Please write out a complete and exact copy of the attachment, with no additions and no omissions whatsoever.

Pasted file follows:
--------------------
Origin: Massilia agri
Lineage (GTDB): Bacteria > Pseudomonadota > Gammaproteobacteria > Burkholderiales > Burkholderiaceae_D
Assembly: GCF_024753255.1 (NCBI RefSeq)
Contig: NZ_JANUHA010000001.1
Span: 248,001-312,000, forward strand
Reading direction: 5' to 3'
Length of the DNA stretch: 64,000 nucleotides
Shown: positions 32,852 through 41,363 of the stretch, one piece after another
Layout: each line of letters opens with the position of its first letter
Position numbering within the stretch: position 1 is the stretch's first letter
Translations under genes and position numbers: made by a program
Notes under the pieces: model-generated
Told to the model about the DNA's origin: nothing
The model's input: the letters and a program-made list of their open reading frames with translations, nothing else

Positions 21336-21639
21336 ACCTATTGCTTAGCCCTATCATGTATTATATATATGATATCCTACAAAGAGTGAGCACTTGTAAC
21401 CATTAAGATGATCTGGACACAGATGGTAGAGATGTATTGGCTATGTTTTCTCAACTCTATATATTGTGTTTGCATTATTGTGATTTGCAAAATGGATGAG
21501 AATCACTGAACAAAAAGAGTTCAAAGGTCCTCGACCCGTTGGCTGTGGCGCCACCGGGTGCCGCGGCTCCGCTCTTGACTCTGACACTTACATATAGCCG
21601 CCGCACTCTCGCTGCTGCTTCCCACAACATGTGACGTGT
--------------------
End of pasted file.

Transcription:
Origin: Massilia agri
Lineage (GTDB): Bacteria > Pseudomonadota > Gammaproteobacteria > Burkholderiales > Burkholderiaceae_D
Assembly: GCF_024753255.1 (NCBI RefSeq)
Contig: NZ_JANUHA010000001.1
Span: 248,001-312,000, forward strand
Reading direction: 5' to 3'
Length of the DNA stretch: 64,000 nucleotides
Shown: positions 32,852 through 41,363 of the stretch, one piece after another
Layout: each line of letters opens with the position of its first letter
Position numbering within the stretch: position 1 is the stretch's first letter
Translations under genes and position numbers: made by a program
Notes under the pieces: model-generated
Told to the model about the DNA's origin: nothing
The model's input: the letters and a program-made list of their open reading frames with translations, nothing else

Positions 21336-21639
21336 ACCTATTGCTTAGCCCTATCATGTATTATATATATGATATCCTACAAAGAGTGAGCACTTGTAAC
21401 CATTAAGATGATCTGGACACAGATGGTAGAGATGTATTGGCTATGTTTTCTCAACTCTATATATTGTGTTTGCATTATTGTGATTTGCAAAATGGATGAG
21501 AATCACTGAACAAAAAGAGTTCAAAGGTCCTCGACCCGTTGGCTGTGGCGCCACCGGGTGCCGCGGCTCCGCTCTTGACTCTGACACTTACATATAGCCG
21601 CCGCACTCTCGCTGCTGCTTCCCACAACATGTGACGTGT